Because the movie centers around family are you targeting family as an audience or what age groups do you think it [Ant-Man] will be appropriate for?
I really think it’s appropriate for all ages. The movie is going to be PG-13, but like other Marvel films, they’re not grim stories. They are, in my opinion, very tonally different. They are very uplifting movies and they are really about, not just feats of super heroics, but about like finding the hero in yourself. And about people who have maybe lost their way finding their way. The movies embrace the aspirational quality of what I think is sort of the initial reason that comic books were created and why people read comic books. Beause that’s something to aspire to. So I think it’s absolutely suitable for anyone.
During the interview with Peyton Reed, I could sense his passion for this film. I’m pretty sure that directing Ant-Man was more than just a paycheck for him. Comics were very important to him even as a child. Now as an adult, he was able to take something he loved as a child and make it come to life on the big screen! I’d say that has to be one of those life experiences that’s going to be pretty hard to out do.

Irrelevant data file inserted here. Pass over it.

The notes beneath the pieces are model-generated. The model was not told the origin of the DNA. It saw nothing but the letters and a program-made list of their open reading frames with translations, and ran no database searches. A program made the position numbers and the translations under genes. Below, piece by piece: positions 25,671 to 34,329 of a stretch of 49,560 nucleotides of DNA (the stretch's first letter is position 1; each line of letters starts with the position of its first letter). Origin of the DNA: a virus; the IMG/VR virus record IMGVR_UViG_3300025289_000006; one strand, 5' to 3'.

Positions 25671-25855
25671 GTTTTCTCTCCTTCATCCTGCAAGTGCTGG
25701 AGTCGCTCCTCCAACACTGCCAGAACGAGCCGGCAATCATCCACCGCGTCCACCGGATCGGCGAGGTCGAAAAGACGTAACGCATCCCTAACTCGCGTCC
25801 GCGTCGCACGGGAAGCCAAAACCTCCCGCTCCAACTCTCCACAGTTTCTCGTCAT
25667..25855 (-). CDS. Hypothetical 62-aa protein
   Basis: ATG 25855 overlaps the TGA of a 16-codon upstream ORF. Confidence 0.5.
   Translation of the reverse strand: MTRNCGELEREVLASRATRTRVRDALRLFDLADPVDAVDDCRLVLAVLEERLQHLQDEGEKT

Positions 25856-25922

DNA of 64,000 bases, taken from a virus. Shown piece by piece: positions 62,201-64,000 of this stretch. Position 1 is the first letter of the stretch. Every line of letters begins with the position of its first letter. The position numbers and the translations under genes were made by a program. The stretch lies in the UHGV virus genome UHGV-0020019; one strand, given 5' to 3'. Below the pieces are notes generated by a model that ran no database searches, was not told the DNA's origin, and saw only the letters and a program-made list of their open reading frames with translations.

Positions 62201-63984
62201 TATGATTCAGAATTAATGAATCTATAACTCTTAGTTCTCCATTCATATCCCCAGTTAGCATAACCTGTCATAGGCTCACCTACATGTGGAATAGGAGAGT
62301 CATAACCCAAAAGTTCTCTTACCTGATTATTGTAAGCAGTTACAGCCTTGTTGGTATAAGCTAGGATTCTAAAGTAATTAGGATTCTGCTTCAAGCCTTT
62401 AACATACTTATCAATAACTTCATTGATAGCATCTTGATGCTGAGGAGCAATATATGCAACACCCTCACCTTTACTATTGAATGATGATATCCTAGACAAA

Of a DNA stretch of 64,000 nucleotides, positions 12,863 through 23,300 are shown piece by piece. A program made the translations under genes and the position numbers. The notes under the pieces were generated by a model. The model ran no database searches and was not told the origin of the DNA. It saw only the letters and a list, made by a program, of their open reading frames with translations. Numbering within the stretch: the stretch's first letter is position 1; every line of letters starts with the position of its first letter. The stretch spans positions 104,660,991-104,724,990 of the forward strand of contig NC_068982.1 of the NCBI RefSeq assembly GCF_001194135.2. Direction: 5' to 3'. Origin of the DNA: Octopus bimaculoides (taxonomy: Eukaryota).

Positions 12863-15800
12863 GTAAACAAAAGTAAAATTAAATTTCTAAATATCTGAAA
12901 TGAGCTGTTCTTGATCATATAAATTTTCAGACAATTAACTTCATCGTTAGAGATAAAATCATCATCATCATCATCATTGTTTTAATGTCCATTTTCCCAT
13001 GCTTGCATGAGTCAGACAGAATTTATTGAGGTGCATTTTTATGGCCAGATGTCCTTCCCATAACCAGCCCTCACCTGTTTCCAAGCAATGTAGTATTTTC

Just like being smack dab in the middle of Pym Technologies! That’s kind of huge for this little blogger from Small Town, Texas, y’all!
This week is full of Ant-Man interviews. Make sure you follow me on Twitter and like me on Facebook to be updated on new posts.
Ant-Man will arrive in theaters on July 17th!
- Previous Interview with Paul Rudd on the Set of Ant-Man
- Next Interview with Judy Greer on the Set of Ant-Man